In the long run, spanning over the years 1994-2001, a series of tariff reforms have emerged: import levy was abolished, the maximum customs duty shrank from 600% to 100%, discriminatory tariff regime against “non-scheduled” countries (minor trading partners of Mauritius) trade was eliminated, and duties were minimized on more than 4000 items. Resulting to increase imports in Mauritius for the 1990s.
In order to reduce imports the government of Mauritius decided to diversity the agricultural sector. The main incentives were to produce crops and livestock that were not being produced like mainly rice, flour, pulses, chicken, beef, onions and milk products and secondly to produce the most important crops and domestic animals in larger quantities.
It can be said that Mauritius has succeeded in a certain measure in its diversification program in the 1990s. The diversification program has derived many advantages:-
Foreign currencies saved by reducing imports
Creation of employment
Dependence on sugar has been reduced
The country has become self-sufficient in certain commodities
New crops help to earn additional foreign currencies.
So as to develop and modernize the financial sector Mauritius was marked by Liberalization and market deregulation in the early 1990s. This was also an attempt to make Mauritius as a regional financial centre.
The MOBAA (Mauritius Offshore Business Activities Authority) was set up by the Government in the year 1992 to maintain its economic growth and expand the economy. So as to maintain the reputation of Mauritius as a dependable business centre, the authority has to check if the activities are carried out within the legal framework set by the government. But in 2001 it changed its name to Financial Services Commission. Its main activities are: offshore funds management, international financial services, offshore insurance, international consultancy services and so on. Albeit of the large number of registered companies, the offshore business sector employs only about 500 persons and in spite of in high paying jobs the contribution to GDP was still very small.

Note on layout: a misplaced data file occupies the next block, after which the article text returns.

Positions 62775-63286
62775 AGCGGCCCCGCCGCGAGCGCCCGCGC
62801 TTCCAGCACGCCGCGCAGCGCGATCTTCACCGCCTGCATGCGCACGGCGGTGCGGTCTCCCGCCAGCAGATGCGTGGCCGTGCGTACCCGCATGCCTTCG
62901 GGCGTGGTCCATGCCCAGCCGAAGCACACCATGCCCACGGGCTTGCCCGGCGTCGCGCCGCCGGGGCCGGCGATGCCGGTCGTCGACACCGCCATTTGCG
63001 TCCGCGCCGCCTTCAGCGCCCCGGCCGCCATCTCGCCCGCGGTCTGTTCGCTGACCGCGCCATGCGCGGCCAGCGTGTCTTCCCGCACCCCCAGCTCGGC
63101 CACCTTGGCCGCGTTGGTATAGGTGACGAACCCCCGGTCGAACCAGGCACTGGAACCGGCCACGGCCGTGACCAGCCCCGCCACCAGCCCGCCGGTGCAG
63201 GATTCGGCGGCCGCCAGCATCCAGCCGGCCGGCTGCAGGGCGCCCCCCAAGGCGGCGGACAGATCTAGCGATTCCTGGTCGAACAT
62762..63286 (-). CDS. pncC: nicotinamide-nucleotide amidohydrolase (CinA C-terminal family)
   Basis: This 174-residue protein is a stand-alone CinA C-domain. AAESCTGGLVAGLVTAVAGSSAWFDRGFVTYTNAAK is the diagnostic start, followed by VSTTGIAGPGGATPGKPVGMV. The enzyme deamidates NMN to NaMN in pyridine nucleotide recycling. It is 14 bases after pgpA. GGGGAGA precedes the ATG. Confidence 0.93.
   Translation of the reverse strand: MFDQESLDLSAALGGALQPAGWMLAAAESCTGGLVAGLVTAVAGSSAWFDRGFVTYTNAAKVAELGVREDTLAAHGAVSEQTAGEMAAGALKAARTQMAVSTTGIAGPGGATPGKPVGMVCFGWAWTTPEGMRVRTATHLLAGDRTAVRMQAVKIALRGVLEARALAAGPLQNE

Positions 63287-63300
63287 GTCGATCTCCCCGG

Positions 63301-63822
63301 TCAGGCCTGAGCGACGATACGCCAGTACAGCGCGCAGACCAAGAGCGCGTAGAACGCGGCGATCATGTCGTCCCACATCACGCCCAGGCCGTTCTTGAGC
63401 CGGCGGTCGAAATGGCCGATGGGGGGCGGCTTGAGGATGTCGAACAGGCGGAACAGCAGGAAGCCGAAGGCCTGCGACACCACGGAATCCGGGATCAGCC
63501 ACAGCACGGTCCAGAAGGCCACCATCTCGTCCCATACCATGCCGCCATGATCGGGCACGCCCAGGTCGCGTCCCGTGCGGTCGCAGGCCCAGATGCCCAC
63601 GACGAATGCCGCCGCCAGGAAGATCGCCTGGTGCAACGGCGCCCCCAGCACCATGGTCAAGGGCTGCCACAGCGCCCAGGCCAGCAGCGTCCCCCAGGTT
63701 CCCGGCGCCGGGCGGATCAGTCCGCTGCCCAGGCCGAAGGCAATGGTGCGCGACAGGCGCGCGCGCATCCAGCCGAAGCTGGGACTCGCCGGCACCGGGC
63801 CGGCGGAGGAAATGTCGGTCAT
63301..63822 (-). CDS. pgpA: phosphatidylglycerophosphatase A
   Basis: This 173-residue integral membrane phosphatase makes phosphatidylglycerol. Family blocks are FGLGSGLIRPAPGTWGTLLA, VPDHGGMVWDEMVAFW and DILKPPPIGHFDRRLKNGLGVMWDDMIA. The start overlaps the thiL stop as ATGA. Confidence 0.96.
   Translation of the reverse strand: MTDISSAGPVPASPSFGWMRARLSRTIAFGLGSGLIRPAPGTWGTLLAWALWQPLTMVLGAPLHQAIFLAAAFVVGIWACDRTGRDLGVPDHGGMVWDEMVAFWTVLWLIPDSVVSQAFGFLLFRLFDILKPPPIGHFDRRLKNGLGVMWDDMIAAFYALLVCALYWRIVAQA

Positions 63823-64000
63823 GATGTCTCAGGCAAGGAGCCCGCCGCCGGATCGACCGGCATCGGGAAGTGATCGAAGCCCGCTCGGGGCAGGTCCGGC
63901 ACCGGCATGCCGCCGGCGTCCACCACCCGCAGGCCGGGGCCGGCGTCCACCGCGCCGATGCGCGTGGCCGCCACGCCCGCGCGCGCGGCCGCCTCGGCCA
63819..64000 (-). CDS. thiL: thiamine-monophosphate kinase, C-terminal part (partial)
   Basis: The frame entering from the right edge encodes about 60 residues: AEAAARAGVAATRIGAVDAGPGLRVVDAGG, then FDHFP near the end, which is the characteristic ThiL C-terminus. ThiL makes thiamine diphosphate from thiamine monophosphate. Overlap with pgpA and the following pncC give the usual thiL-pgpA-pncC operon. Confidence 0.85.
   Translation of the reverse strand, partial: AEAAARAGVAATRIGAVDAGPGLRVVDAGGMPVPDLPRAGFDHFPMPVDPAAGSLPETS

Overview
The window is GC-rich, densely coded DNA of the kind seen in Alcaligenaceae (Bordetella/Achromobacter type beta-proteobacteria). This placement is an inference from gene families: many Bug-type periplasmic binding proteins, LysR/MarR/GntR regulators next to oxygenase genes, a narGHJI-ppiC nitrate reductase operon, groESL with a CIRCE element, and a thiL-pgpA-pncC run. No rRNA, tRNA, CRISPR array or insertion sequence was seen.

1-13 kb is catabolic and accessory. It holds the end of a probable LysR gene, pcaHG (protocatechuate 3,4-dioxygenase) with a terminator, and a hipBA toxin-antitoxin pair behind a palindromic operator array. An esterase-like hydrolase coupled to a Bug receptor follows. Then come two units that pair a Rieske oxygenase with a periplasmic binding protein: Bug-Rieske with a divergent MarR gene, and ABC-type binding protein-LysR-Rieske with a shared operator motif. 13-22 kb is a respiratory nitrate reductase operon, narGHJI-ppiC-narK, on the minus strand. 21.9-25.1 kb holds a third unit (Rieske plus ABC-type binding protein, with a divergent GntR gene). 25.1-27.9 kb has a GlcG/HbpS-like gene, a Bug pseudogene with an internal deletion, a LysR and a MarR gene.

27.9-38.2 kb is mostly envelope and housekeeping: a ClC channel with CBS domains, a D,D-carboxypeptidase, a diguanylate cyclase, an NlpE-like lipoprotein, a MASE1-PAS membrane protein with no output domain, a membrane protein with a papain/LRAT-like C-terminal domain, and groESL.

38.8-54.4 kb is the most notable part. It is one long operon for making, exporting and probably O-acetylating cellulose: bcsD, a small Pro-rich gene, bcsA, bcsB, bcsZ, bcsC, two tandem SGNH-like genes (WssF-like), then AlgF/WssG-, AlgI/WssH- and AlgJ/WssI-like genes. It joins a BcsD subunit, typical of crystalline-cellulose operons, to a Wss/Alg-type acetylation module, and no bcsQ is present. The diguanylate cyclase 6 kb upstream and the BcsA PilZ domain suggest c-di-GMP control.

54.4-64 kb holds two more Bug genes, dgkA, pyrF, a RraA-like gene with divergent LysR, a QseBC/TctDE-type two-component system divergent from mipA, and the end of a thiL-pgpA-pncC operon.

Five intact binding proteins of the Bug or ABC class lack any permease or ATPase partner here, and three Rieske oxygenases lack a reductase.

In the beginning of 1993 and 1994, tourism appeared as the second most significant source of foreign currency, behind the EPZ sector. The gross earnings are estimated to have risen to nearly MAU RS 801 billion in the year 1995 and 1996. The arrivals tourists in the year 1992 were more than 11 percent and moreover it had increased by another 26 percent for the following year.
New challenges have been facing Mauritius and its economic performance has quite deteriorated since the year 2000, resulting from its loss of favored access to the European Union (EU) sugar and textile markets. In the textile sector, Mauritius is facing increased competition from cheaper Chinese and other East Asian country exports. The GDP growth rate was approximately 1.9 percent. The unexpected low growth rate is due to the poorer performance of the four main economic sectors. First of all, sugar production in the year 2005 was expected to be around 520 000 tonnes, instead of 550 000 tonnes, this decrease was because of the excessive rainfall in September 2005.
Secondly, due to the end of the textile trade quotas in January 2005, the export processing zone (EPZ) has contracted by approximately 13 percent, coupled with competition from low-cost textile producing countries. Thirdly, the construction sector contracted by 3.7 percent in 2005, this was mainly because of delays in or the non-execution of several projects. Fourth one is because, the non-EPZ manufacturing sector grew by only 2.5 percent as a result of increased competition from imported goods faced by the domestic-oriented manufacturing industries.